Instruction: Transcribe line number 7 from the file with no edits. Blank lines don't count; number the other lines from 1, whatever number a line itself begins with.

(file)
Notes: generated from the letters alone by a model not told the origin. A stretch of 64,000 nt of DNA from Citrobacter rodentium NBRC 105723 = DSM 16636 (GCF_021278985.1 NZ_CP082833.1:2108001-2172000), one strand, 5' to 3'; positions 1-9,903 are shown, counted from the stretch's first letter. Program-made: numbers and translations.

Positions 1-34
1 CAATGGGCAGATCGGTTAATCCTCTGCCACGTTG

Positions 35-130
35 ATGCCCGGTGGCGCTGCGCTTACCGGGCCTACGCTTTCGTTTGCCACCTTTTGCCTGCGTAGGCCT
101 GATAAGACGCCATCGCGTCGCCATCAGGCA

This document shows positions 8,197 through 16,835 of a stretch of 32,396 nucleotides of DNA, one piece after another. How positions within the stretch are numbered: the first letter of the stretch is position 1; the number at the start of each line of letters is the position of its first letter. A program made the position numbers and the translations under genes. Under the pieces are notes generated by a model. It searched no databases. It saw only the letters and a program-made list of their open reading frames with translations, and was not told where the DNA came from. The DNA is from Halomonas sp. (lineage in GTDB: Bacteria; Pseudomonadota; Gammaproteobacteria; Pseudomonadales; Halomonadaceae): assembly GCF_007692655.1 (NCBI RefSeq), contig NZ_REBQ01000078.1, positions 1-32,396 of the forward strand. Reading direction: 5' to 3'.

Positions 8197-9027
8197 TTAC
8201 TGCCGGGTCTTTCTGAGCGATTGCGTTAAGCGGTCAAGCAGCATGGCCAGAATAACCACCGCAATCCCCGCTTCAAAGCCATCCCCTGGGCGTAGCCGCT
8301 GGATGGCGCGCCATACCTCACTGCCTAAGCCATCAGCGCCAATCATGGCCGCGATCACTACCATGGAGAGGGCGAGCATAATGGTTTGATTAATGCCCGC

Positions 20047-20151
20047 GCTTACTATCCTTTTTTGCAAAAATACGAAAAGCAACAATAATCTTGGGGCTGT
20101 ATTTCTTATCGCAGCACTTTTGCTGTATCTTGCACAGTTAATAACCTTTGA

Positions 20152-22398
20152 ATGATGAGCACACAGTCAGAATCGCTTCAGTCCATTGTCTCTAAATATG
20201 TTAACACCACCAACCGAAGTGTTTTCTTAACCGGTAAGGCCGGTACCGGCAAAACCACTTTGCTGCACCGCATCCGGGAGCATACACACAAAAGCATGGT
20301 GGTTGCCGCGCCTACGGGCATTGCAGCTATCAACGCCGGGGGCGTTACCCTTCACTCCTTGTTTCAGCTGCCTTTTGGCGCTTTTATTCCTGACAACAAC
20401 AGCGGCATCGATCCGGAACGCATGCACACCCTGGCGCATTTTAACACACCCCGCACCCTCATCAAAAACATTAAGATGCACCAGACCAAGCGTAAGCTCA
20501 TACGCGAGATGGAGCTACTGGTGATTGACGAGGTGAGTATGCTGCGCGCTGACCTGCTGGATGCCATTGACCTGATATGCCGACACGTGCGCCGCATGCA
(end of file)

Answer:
This document shows positions 8,197 through 16,835 of a stretch of 32,396 nucleotides of DNA, one piece after another. How positions within the stretch are numbered: the first letter of the stretch is position 1; the number at the start of each line of letters is the position of its first letter. A program made the position numbers and the translations under genes. Under the pieces are notes generated by a model. It searched no databases. It saw only the letters and a program-made list of their open reading frames with translations, and was not told where the DNA came from. The DNA is from Halomonas sp. (lineage in GTDB: Bacteria; Pseudomonadota; Gammaproteobacteria; Pseudomonadales; Halomonadaceae): assembly GCF_007692655.1 (NCBI RefSeq), contig NZ_REBQ01000078.1, positions 1-32,396 of the forward strand. Reading direction: 5' to 3'.